USPSTF Maintains Recommendation Against ECG Screening Of Asymptomatic Low-Risk Adults

The  US Preventive Services Task Force (USPSTF) has reaffirmed its 2004 recommendation against ECG screening for asymptomatic adults who are already at low risk for coronary heart disease (CHD). The Task Force also concluded that there was insufficient evidence to assess the risks and benefits of ECG screening in asymptomatic people at intermediate- or high-risk for…

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Authors Retract Article About Websites That Sell Statins Without Prescriptions

An article in Pharmacoepidemiology and Drug Safety about websites that advertise statins to consumers has been retracted by the authors after one company mentioned in the article disputed the authors’ assertion that the company sold statins to patients who did not have a prescription. The news was reported on Retraction Watch. Here’s the notice: The following article…

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FDA Approves Vascepa, A New Fish Oil Pill From Amarin

The FDA has approved a new prescription formulation of fish oils for the treatment of very high levels of triglycerides. The news was  first reported by The Street reporter Adam Feuerstein. The drug will be sold under the brand name Vascepa. According to the company, it will be indicated as an adjunct to diet to reduce triglyceride…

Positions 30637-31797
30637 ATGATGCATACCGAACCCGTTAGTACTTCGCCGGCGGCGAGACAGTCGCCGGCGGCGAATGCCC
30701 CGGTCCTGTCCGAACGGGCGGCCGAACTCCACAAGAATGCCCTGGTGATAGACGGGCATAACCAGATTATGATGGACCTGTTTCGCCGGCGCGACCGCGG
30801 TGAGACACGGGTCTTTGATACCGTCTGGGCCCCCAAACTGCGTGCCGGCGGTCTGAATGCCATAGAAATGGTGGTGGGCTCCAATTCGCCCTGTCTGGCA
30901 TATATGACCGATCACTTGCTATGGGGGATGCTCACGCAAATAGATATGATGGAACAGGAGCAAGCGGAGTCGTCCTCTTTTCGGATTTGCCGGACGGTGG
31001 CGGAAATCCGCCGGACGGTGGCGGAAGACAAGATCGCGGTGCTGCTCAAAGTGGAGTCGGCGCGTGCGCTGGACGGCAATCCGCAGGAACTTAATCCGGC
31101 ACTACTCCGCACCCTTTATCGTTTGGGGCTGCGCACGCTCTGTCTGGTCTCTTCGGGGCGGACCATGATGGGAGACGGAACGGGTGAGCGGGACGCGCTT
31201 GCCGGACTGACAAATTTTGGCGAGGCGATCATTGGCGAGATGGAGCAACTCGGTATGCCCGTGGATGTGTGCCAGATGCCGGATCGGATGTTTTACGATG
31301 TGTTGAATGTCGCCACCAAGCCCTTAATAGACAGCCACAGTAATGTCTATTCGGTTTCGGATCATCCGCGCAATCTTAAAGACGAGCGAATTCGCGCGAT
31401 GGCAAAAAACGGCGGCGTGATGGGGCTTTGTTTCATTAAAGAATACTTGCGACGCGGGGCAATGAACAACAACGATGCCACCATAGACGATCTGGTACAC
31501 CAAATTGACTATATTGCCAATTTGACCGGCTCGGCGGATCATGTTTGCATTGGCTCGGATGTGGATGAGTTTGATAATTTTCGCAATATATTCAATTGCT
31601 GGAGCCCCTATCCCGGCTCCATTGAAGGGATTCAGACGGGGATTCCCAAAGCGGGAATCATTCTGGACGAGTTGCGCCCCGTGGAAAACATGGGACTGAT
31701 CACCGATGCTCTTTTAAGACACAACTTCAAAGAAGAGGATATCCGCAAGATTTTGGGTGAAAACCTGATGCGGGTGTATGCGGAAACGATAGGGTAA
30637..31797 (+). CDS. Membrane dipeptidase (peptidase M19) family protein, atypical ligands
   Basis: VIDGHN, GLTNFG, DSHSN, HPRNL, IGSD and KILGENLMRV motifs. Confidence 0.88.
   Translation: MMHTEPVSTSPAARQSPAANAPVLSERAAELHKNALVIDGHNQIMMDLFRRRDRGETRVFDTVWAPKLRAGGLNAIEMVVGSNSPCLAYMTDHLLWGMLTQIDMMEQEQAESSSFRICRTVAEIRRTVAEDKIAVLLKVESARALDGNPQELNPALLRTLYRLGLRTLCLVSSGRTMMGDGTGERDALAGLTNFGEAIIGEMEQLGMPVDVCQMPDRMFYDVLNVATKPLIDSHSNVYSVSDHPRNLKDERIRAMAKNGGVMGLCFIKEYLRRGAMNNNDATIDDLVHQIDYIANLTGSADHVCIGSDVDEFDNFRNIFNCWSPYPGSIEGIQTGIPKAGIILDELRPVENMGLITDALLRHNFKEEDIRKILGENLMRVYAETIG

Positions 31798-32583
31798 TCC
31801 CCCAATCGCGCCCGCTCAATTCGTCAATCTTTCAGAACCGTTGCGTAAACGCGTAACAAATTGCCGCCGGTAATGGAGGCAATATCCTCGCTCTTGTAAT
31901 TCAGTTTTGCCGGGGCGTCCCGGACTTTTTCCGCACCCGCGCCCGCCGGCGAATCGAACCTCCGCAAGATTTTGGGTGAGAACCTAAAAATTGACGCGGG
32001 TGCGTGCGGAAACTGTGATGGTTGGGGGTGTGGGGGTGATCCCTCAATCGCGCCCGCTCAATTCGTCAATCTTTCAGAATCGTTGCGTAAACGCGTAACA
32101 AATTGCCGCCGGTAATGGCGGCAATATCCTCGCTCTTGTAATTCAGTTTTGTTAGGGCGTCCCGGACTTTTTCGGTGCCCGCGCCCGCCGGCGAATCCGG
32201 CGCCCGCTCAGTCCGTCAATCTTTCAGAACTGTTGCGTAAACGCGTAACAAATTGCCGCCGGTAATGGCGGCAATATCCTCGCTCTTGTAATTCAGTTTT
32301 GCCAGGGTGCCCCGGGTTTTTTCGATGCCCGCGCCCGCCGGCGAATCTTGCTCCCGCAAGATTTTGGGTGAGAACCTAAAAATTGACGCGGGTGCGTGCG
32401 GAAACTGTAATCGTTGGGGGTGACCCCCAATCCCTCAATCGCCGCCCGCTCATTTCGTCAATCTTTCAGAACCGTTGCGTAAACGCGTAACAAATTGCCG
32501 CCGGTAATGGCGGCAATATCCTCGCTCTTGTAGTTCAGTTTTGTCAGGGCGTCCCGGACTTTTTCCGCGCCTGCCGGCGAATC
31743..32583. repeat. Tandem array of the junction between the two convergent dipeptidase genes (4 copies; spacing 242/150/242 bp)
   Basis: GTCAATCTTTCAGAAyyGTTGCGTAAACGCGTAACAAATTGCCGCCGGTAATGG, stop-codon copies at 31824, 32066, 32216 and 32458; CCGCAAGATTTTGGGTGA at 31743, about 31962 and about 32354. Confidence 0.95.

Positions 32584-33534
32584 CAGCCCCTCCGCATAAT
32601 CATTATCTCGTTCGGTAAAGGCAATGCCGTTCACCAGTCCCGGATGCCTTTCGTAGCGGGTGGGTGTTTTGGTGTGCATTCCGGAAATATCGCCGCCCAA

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ESC Position Paper Advocates Population-Based Strategies To Reduce Cardiovascular Deaths

About half of all cardiovascular deaths could be prevented by implementing population-level changes, according to a position paper from the European Society of Cardiology published in the European Journal of Preventive Cardiology. Torben Jørgensen and colleagues maintain that population-level interventions are much more effective than current strategies that seek to reduce individual risk. Population-based strategies include taxation,…

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St Jude CEO Spills The Beans On PFO Closure Trial

(Updated at bottom with statement from St. Jude Medical) Dan Starks, the CEO of St Jude Medical, stated during a quarterly earnings call last week that results of the RESPECT trial of PFO closure for crytpogenic stroke were “favorable” and that the full trial results will be presented in October at the TCT meeting in Miami. But his statement…

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Guest Post: The BMJ’s Amazing Shock and Awe Assault on Sport Drink Science

Editor’s Note: The following guest post by Yoni Freedhoff is reprinted with permission from his blog Weighty Matters. Dr. Freedhoff is an assistant professor at the University of Ottawa the and founder of Ottawa’s Bariatric Medical Institute. The BMJ‘s Amazing Shock and Awe Assault on Sport Drink Science by Yoni Freedhoff wow. Wow, WOw, WOW!…

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FDA Approves Another New Weight Loss Drug